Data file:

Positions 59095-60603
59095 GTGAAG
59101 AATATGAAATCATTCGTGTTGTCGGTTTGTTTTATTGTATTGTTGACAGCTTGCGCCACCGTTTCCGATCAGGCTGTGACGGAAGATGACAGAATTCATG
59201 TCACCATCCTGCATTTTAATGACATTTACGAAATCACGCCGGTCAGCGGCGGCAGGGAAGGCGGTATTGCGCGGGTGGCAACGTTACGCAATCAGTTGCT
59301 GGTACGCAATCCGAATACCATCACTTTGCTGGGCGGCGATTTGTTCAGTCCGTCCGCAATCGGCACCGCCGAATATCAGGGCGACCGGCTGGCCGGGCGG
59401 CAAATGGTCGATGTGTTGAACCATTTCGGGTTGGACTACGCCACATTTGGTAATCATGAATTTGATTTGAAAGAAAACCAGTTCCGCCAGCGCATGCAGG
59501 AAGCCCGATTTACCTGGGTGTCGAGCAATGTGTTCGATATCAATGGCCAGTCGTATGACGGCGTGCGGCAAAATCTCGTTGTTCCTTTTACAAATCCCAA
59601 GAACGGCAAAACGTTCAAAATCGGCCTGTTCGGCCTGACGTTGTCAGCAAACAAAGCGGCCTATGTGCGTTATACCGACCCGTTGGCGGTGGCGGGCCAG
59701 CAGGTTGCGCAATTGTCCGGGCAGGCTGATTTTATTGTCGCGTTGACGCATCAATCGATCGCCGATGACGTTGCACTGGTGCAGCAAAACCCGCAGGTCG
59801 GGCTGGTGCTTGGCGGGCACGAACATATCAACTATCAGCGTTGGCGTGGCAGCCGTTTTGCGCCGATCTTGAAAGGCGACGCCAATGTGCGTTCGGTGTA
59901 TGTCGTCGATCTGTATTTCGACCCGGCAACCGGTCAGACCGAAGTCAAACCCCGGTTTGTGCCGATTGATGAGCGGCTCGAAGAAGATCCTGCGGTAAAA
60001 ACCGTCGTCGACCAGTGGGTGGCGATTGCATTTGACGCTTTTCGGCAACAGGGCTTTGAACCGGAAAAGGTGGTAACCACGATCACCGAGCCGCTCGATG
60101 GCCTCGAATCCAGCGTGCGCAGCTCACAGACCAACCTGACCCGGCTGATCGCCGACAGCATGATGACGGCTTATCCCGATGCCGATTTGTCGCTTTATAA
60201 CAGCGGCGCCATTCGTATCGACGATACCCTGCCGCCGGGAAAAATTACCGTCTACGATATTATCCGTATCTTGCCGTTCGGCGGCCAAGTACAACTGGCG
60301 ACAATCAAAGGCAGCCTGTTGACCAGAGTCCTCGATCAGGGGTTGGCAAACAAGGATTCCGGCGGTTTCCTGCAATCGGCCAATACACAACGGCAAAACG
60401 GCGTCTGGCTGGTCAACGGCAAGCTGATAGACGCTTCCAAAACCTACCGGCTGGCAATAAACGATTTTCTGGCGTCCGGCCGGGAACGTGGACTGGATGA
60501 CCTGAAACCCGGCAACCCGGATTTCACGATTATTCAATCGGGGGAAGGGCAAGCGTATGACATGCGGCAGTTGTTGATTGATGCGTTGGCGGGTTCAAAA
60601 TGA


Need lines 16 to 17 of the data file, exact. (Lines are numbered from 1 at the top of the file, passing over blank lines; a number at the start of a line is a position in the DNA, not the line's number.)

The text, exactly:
60401 GCGTCTGGCTGGTCAACGGCAAGCTGATAGACGCTTCCAAAACCTACCGGCTGGCAATAAACGATTTTCTGGCGTCCGGCCGGGAACGTGGACTGGATGA
60501 CCTGAAACCCGGCAACCCGGATTTCACGATTATTCAATCGGGGGAAGGGCAAGCGTATGACATGCGGCAGTTGTTGATTGATGCGTTGGCGGGTTCAAAA